Tuesday, January 14, 2014

Satan's Princess

Bert I. Gordon (ATTACK OF THE PUPPET PEOPLE, WAR OF THE COLOSSAL BEAST) on his best day was no better than an average director, but his enthusiasm and lack of taste were generally good for an entertaining movie. SATAN'S PRINCESS, Gordon's last film to date, is a well-paced and very silly combination of urban crime drama and supernatural chiller. And it features Borscht Belt comic Jack Carter as a 15th-century Spanish priest. You see what I mean.

One thing you gotta respect about Robert Forster (JACKIE BROWN) is that you can never catch him sleepwalking through anything. Not only does he always seem to give each project 100%, regardless of how big a turkey it is, he usually is able to jack the movie up a notch or two with his performance. SATAN'S PRINCESS is dumb and laughable, but I'll be damned if Forster doesn't fill in the gaps in Gordon's screenplay and create a full-fledged character that's a joy to watch.

Forster is Lou Cherney, a crippled ex-cop with a learning-disabled son and a put-upon girlfriend (MY TUTOR babe Caren Kaye). Cherney walks with a cane as a result of a shotgun blast in the line of duty that shattered his knee. His disability surprisingly doesn't affect the story a bit, although it does give Forster more to play than just a standard "moody, alcoholic ex-cop obsessed with an unsolved case he takes too personally." Providing him with a disabled son seems like overkill, but the boy does eventually become a story point.

The case Cherney can't shake involves a missing person: a female runaway he could never find. The girl's father hires Cherney to continue his investigation, which leads him to a murdered model and her boss at the agency, Nicole St. James (Lydie Denier). For reasons not immediately explained, Nicole takes a shining to the battered gumshoe and invites him back to her mansion for hot sex. Considering we've already seen Nicole engage in full-frontal lesbian sex with the girl that Cherney's searching for, we're now ready to anoint Bert I. Gordon as a genius.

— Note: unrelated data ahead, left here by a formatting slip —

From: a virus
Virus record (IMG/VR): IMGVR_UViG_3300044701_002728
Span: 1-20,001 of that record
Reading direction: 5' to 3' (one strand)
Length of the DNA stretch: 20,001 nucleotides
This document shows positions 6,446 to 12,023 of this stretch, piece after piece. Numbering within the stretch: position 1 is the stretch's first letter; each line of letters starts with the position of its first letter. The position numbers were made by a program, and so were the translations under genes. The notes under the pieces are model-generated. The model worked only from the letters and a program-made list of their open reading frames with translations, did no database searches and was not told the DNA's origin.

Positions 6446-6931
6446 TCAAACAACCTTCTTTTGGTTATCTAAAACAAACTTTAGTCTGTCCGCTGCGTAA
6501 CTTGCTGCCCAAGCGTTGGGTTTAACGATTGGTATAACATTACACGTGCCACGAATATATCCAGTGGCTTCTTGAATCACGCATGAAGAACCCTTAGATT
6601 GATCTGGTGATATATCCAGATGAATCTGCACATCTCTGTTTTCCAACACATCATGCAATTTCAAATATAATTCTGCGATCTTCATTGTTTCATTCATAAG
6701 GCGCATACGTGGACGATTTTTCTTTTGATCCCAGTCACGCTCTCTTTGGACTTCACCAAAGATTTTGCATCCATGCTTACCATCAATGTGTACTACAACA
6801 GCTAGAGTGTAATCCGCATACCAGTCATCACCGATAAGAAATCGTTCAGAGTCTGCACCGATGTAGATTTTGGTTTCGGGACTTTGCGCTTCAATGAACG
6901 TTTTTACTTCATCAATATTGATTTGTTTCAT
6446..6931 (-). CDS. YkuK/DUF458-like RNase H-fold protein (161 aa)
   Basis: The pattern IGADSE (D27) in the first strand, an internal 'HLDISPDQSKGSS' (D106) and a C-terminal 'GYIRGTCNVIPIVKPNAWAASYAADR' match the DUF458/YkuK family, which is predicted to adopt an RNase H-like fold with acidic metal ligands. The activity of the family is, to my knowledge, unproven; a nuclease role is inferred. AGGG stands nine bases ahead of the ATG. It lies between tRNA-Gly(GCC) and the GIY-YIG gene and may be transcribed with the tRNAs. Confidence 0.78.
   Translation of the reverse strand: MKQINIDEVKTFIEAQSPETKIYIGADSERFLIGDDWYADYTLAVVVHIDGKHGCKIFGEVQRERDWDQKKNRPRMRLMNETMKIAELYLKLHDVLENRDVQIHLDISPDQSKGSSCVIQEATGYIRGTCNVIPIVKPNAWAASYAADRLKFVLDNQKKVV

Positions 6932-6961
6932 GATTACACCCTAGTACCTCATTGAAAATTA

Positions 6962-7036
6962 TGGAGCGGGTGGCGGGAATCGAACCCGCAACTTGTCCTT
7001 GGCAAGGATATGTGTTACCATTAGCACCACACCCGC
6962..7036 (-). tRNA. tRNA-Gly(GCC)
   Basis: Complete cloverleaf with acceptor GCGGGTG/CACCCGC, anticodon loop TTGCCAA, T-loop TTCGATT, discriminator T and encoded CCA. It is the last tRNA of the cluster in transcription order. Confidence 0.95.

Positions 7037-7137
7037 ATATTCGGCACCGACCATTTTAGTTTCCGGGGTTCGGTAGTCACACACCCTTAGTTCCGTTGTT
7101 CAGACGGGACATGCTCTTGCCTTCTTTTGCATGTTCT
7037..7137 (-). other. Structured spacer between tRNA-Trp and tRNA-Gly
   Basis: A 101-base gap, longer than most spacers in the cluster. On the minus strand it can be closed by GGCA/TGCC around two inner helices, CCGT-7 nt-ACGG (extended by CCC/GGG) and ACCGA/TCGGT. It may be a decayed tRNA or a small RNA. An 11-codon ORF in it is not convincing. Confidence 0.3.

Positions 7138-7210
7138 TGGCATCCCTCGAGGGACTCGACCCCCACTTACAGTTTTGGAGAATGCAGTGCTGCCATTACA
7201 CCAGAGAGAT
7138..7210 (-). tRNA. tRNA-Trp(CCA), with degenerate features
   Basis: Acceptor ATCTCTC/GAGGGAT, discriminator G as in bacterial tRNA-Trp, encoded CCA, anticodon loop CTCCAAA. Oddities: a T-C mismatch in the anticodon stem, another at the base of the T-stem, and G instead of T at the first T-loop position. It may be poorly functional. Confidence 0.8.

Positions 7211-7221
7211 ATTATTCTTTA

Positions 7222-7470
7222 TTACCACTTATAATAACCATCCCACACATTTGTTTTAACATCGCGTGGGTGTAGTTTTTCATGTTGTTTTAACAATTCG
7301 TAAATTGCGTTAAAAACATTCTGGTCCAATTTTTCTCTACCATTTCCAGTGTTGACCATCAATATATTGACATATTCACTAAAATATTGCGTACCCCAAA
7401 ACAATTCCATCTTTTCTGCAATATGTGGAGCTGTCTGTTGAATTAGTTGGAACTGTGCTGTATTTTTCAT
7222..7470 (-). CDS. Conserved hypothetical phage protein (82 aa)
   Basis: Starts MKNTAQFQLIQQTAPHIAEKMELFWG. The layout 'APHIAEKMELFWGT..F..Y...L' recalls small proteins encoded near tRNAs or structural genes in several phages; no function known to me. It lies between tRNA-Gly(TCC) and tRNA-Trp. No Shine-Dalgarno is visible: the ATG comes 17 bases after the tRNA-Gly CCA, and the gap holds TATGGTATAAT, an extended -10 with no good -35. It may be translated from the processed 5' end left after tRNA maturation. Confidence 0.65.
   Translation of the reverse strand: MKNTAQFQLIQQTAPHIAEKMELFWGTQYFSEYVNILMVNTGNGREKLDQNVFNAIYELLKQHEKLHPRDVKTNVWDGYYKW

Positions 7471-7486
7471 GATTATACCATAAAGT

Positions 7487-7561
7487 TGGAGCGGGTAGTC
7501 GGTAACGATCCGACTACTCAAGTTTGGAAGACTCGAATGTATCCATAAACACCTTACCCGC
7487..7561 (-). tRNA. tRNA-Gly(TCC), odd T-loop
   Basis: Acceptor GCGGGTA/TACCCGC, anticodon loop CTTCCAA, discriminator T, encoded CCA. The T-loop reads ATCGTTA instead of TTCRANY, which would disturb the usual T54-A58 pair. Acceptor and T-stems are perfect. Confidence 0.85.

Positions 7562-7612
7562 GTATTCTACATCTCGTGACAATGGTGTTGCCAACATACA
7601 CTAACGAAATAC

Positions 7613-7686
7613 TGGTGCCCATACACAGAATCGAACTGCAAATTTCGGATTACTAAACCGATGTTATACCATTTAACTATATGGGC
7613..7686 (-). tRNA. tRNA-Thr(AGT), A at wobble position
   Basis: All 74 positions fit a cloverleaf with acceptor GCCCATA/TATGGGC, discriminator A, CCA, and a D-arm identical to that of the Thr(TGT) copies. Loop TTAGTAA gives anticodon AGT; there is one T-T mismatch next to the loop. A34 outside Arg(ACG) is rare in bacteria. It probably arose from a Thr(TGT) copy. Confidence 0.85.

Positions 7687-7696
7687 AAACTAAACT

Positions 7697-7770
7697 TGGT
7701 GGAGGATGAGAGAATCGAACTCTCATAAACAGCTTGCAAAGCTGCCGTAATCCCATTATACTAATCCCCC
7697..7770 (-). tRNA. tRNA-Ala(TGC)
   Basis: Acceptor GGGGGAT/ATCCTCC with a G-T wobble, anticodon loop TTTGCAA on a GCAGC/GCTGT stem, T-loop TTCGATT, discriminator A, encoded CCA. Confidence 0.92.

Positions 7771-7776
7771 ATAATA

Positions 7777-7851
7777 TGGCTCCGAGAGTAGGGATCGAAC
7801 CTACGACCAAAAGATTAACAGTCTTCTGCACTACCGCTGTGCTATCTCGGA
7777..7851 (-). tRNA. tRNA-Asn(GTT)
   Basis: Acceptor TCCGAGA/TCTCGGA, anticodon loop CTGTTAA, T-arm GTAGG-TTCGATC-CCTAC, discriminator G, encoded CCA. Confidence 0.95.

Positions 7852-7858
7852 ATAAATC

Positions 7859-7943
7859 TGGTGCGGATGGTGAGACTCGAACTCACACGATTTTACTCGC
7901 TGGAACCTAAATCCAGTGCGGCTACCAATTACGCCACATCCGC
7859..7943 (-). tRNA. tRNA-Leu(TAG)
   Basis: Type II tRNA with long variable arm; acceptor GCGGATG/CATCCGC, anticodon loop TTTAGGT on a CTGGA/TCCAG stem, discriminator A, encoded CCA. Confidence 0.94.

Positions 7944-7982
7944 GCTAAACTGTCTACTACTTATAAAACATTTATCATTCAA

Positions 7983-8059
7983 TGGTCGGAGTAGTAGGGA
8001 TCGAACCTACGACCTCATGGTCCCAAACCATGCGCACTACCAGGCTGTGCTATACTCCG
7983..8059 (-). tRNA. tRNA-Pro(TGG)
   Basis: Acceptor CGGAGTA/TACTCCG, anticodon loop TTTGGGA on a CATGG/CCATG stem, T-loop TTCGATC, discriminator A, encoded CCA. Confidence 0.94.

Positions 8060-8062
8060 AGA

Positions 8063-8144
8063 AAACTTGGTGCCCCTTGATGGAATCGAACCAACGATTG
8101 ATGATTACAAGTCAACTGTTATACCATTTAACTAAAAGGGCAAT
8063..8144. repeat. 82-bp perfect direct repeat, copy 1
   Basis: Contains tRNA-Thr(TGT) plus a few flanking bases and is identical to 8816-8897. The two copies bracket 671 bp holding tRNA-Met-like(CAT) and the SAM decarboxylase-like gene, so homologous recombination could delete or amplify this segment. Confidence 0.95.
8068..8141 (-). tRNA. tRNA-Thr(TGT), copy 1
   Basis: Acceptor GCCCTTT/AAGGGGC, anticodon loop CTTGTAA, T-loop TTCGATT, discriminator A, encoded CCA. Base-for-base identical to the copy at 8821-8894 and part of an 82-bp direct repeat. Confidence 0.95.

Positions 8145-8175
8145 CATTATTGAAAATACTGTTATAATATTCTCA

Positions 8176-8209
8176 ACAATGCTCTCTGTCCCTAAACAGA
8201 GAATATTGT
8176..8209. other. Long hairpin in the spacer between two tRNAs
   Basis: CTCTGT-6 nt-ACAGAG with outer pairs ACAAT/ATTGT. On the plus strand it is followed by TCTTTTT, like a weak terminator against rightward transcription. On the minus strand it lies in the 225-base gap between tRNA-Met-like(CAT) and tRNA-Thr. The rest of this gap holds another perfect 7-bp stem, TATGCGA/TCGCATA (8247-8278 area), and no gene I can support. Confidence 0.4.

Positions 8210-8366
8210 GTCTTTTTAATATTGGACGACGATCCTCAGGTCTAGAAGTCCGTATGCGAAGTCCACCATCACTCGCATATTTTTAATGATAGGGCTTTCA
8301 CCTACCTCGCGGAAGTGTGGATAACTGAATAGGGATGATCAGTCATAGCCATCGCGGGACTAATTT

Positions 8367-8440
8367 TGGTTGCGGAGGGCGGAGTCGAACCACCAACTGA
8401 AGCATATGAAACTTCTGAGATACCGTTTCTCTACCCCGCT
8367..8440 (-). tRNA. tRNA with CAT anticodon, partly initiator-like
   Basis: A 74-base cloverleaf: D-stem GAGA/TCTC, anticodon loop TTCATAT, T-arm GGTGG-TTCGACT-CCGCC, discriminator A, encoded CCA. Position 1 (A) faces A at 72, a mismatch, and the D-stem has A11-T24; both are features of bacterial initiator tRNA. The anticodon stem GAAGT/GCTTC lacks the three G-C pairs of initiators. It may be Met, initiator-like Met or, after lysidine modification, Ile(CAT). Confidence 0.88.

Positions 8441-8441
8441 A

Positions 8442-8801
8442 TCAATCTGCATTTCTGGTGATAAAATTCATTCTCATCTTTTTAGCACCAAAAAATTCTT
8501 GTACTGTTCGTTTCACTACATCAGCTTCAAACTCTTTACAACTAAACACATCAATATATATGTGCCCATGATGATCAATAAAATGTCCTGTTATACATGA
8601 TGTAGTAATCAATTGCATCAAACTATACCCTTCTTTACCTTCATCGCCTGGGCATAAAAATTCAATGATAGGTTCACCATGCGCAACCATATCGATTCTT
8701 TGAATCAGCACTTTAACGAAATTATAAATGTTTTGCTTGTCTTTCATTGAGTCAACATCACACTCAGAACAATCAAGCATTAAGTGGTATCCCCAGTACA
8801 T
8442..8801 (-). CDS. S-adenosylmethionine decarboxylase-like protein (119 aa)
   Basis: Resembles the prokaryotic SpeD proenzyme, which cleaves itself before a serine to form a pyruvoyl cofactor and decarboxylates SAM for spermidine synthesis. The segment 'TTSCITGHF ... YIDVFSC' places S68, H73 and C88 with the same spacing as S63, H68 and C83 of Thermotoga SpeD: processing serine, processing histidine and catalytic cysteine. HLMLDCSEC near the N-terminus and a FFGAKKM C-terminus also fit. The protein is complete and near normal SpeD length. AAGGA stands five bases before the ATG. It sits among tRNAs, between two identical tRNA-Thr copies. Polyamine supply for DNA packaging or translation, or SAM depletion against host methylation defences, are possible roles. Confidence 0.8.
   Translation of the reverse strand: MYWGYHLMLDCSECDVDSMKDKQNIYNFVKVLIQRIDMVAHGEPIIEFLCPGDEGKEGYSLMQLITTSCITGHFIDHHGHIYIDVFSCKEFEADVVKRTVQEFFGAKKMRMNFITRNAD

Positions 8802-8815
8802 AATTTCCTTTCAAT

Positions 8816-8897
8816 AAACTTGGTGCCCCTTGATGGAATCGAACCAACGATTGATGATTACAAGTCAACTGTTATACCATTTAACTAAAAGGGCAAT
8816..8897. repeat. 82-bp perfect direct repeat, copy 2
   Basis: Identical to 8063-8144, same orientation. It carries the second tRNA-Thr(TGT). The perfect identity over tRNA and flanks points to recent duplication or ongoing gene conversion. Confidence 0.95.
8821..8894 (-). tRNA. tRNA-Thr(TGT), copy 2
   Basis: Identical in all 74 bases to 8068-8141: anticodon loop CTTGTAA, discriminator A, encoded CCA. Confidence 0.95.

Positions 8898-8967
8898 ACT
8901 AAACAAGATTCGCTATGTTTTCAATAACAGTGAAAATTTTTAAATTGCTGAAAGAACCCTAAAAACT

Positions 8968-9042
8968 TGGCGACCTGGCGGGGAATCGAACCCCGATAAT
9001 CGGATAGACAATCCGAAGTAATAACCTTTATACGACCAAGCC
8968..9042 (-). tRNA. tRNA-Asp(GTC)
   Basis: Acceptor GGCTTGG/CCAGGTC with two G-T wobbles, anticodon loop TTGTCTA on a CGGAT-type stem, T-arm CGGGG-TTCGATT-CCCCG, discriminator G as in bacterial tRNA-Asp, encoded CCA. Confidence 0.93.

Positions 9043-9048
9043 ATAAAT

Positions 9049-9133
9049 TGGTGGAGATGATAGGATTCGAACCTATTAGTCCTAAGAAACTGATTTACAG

This gets most of the sex out of the way, but there's more craziness to come. Just about everyone in Lou's life comes to a violent demise. His son is occasionally possessed by Nicole and driven to violent acts, including pounding an icepick into his old man's back and forcing a psychic to leap to her death. Cherney makes a call and picks up some homemade weaponry from a dude named Jilly, who's recognizable as actor Daryl Anderson, the unkempt photographer Animal from the LOU GRANT TV series. I'm not completely sure about the film's resolution, except that Cherney flames the French chick with a rickety-looking flamethrower that I wouldn't trust to fire BBs, much less napalm. She's supposed to be a 500-year-old demon, not an alien, but she still sheds her human skin to reveal some unrealistic man-in-a-suit effects.

Plenty of sex and violence keeps this junky freight train of schlock rolling right along with Forster and Denier doing their best to keep it classy. Forster's weary manner of handling the script's one-liners (which are really funny) adds intentional humor (God knows there's plenty of unintentional laughs), and he manages to kick plenty of ass, bad leg be damned. Unsurprisingly, Forster didn't sign on to make a picture called SATAN'S PRINCESS (who would?). It was filmed as THE MALEDICTION, but I can imagine the smell of sweat from the Paramount marketing execs who would have to sell that to video stores. If this ever played in theaters (and I suspect it may have), I have found no evidence of it.

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